While I accept that Facebook may not be a viable option, no thought seems to have been given to opinion polling via student emails, which was something the Guild did in opposing the Trimester plans last year. The suggestion that consultation would have to be carried on every day-to-day action of the Guild is also somewhat disingenuous, especially when the Guild inadvertently addressed this issue through their Town Hall meetings regarding the Trimester campaign, where consultation with students was open and a discourse with University staff was facilitated. It speaks to the disconnect between the student body and its representatives when the Guild will hold meetings for some issues and not others.
Voter apathy is a hard thing to combat, but I would argue that it is indicative of a Guild that students don’t feel represents them.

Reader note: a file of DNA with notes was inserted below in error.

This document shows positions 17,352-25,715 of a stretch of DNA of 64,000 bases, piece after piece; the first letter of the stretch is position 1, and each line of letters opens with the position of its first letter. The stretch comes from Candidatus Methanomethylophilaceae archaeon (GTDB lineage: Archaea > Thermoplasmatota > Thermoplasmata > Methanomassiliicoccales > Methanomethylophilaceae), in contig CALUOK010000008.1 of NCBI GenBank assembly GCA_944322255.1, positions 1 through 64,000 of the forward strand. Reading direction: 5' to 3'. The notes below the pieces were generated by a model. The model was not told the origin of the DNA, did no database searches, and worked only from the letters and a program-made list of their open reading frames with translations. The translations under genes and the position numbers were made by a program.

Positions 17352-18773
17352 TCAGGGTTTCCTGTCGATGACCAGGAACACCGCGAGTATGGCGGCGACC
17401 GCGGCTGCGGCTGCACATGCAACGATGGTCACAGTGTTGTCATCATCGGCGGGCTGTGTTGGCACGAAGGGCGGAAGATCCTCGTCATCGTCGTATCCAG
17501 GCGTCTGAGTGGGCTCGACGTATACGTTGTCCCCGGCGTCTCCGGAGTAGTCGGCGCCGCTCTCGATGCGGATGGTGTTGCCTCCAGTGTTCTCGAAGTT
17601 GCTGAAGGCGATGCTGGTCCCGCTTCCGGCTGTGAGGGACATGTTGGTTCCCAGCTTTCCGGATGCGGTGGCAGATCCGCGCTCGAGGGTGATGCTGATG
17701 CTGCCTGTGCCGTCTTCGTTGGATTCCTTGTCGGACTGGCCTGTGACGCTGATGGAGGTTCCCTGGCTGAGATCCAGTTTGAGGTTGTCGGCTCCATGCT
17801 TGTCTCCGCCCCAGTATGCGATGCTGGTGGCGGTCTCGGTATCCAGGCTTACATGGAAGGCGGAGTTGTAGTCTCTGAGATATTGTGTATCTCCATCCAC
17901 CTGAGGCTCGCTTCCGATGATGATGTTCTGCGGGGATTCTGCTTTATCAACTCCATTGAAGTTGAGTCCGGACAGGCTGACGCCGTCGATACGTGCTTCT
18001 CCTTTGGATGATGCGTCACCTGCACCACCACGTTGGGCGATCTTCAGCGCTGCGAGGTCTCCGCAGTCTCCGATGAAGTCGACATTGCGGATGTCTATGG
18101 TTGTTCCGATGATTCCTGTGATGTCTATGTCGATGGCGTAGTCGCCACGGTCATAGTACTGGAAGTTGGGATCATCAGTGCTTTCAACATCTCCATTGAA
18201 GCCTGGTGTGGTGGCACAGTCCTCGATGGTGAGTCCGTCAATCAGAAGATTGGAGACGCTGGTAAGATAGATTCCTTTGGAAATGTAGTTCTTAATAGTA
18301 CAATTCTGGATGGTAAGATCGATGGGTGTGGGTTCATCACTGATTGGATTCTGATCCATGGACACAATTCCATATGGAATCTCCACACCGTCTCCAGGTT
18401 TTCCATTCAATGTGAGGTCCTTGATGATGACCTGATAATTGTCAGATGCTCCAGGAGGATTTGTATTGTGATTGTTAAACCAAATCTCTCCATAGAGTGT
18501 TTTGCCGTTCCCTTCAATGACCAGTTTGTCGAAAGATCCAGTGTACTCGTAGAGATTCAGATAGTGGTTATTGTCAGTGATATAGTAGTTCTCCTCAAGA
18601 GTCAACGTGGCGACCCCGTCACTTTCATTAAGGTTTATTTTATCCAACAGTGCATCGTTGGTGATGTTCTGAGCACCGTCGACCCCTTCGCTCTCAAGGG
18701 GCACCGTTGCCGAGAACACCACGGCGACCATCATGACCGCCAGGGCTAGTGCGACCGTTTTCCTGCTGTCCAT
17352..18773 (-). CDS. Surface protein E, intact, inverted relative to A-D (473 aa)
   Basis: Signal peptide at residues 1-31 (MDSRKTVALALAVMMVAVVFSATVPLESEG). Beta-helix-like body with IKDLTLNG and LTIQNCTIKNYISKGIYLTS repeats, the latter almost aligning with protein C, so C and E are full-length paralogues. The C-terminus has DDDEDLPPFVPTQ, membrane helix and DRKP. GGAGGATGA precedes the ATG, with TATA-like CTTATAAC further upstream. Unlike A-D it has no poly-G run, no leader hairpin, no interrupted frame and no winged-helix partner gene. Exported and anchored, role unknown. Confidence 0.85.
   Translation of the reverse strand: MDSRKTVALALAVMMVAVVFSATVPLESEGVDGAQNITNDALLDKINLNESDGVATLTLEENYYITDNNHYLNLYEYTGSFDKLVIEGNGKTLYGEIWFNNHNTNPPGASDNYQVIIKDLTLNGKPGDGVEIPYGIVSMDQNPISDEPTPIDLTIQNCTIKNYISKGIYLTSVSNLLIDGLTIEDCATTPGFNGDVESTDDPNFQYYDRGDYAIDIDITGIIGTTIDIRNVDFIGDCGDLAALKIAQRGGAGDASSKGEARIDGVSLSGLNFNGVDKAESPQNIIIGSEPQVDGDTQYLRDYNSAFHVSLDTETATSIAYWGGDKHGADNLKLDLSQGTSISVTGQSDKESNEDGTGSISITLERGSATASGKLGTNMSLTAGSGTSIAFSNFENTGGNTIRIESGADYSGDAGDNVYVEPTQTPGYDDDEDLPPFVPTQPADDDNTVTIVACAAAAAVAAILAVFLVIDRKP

Building on earlier comments on consultation, Finlay noted that she, “encourage[s] anybody who does not agree with the Guild’s stances to ensure that they’re turning up to vote, and to even consider running in the elections.” However, the attempted dissolution of Left Action’s activist wing Socialist Alternative, who is the only viable opposition group (a factor I consider to be fairly significant in this issue), suggests otherwise. Add to this the fact that if a student votes they will discover that 32 out of 36 Ordinary Guild Counsellor nominees represent Illuminate, it’s pretty easy to see why students are disinterested.
A choice of one, is not much of a choice at all.
Obviously Illuminate isn’t about to start a new party to oppose them, so the voter-based representation issue isn’t about to end anytime soon, but there is nothing stopping the Guild from increasing its consultation of the student body.
These are paid positions after all, and a “representative” Guild that dictates to its student members isn’t a Guild doing a good job.
*: At present, the current AVP is the only Guild Executive that is a member of Labor party.